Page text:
• July 22nd, 2019
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Translating the Bible takes 14 years


Alvine Kapitako Windhoek Every day, for 14 years, Valerie Isaaks has devoted her time to translating the Bible into Khoekhoegowab from the Hebrew and Greek languages. In the beginning it seemed almost impossible that the Elobmîs |Asa #Nû!khunis Bible would one day see the light of day. This is because the process had to be thorough enough to ensure a perfect product hits the shelves. “We are almost finished and now the many years feel as if we started yesterday,” Isaaks told New Era in a recent interview. The first Khoekhoegowab Bible has been since 1966, however it is in the old autography. Isaaks says there was a need for the new edition because the current version of the Khoekhoegowab (Elobmîs) Bible is a literal translation, which makes the context difficult to understand for some readers. In the 1970’s, schools started using a new autography of the Khoekhoegowab language, added Isaaks. “The old autography is not very familiar with the language that is being used in schools. The Bible Society of Namibia did research about the need for a new Bible translation, and that it also be changed into the new autography of the language which has been in use since the early 1970’s,” Isaaks elaborated. Additionally, the new edition of the Bible has a more meaning-based kind of translation. It also has more illustrations. “This means that we will have two different versions. The old version and this one, the new version,” said Isaaks. Language experts and lay people were consulted for their input to the new version, explained Isaaks. The translators also had to undergo much training (Greek and Hebrew languages) and do refresher courses to competitively translate the Bible as accurately as possible. Accompanied by her co-translator, Erwin Tsowaseb and a translation consultant, Gerrut van Steenbergen from United Bible Societies, Isaaks also shared the difficulties they experienced during the translation process and why it could not be completed within two or three years. “It is a long process and during this process there are many other aspects that we are dealing with, one of which is money,” she says. About N$10 million was devoted to the project, she adds. This money, she says, is to pay for the translators and reviewers’ salaries, as well as the general maintenance of the project, including computers. The translation process was divided into stages. This means that the team could only work on a given (certain) number of verses or passages in a day. This is to assure accuracy, Isaaks says. “We had to work according to the number of verses and the degree of difficulty.” Isaaks explained the degree of translation difficulties using numbers. “If it is a degree of difficulty of number four, that is a more difficult book, of which you have to translate at least ten verses per day. If it is a number five, you are fine if you translate eight verses per day but if it is ten or twelve it is a bonus for the translator (sic),” says Isaaks. Also, in the early years of translating the Bible, there was no software to make the work easier. “In the beginning we had to literally put in the verse numbers and all those standard format markers, which was a challenge although we got used to it.” However, that changed when the team was introduced to the Para-text software. “We had to get used to the new software. That was a challenge on its own,” Isaaks says. With the revision and new additions to Para-text that were tailored according to the translators’ needs, the work became easier as the years progressed. “Now we can just create a book and start typing. The verse numbers are already there and we don’t have any confusion with those things, but in the past even the footnotes had to be put in literally.” Isaaks was responsible for the translation of the poetry books. “Translating poetry is different from a narrative. However, the challenge made me stronger.” As the team is getting ready to wrap up on the project in a month or two, Isaaks says the process groomed her into becoming “a better Christian”. “When a preacher uses a verse in the sermon I am always curious to learn from which angle they will use the verse. This process taught me to observe things that seemingly did not matter,” said Isaaks.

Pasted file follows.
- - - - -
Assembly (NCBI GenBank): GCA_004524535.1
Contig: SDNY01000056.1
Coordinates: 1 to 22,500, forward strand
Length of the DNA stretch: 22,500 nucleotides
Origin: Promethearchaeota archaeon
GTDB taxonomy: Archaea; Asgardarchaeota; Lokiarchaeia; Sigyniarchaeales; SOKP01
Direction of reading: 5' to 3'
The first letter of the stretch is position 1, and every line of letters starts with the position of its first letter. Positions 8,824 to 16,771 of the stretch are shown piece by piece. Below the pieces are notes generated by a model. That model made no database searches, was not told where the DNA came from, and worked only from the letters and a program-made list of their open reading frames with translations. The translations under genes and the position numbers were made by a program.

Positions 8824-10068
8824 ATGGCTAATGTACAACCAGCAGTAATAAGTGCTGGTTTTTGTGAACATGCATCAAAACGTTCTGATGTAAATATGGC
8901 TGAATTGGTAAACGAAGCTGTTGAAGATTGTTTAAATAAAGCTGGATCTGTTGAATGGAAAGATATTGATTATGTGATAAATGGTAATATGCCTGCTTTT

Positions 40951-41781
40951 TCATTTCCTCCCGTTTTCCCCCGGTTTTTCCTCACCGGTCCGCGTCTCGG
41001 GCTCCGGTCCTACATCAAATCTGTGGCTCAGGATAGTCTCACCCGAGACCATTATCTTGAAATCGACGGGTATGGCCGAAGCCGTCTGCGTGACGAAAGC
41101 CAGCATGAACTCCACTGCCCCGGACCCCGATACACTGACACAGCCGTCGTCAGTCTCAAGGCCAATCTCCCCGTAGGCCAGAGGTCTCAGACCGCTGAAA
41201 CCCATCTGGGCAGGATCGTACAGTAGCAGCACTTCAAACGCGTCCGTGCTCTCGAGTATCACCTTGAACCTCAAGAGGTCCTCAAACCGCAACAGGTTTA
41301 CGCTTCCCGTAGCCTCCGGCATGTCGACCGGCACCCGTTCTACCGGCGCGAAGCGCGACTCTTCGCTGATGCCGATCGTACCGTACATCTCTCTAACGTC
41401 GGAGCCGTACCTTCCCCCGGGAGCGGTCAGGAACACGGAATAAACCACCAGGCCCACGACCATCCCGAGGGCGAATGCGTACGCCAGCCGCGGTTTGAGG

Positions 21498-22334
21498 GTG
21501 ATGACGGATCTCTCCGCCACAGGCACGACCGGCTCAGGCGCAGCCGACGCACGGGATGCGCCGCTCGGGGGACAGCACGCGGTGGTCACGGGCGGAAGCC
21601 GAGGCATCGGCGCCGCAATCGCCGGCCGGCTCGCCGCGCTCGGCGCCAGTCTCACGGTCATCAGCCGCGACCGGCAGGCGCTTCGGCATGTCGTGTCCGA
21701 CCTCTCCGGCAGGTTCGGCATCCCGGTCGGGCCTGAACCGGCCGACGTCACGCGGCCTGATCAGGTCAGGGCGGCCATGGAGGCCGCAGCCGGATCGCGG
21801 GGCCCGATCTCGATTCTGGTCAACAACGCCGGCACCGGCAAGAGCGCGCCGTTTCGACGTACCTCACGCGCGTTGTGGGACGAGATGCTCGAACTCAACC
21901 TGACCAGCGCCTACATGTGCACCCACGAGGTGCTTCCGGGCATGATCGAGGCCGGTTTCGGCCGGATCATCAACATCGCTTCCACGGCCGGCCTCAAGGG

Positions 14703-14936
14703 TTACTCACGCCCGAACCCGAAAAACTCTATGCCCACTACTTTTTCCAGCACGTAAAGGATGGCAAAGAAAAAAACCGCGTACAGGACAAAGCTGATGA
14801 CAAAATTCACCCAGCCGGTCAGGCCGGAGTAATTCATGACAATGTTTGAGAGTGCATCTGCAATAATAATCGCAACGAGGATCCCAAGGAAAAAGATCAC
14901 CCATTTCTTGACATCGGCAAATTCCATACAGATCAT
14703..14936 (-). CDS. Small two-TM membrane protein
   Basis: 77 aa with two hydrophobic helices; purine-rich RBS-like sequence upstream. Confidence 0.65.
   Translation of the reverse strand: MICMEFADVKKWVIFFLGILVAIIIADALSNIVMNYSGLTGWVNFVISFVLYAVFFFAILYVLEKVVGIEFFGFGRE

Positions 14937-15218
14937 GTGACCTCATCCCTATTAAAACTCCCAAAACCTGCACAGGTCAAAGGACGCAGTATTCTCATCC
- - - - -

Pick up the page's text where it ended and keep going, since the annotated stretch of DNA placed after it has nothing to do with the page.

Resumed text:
New Era Reporter
2018-04-13 09:16:35 1 years ago

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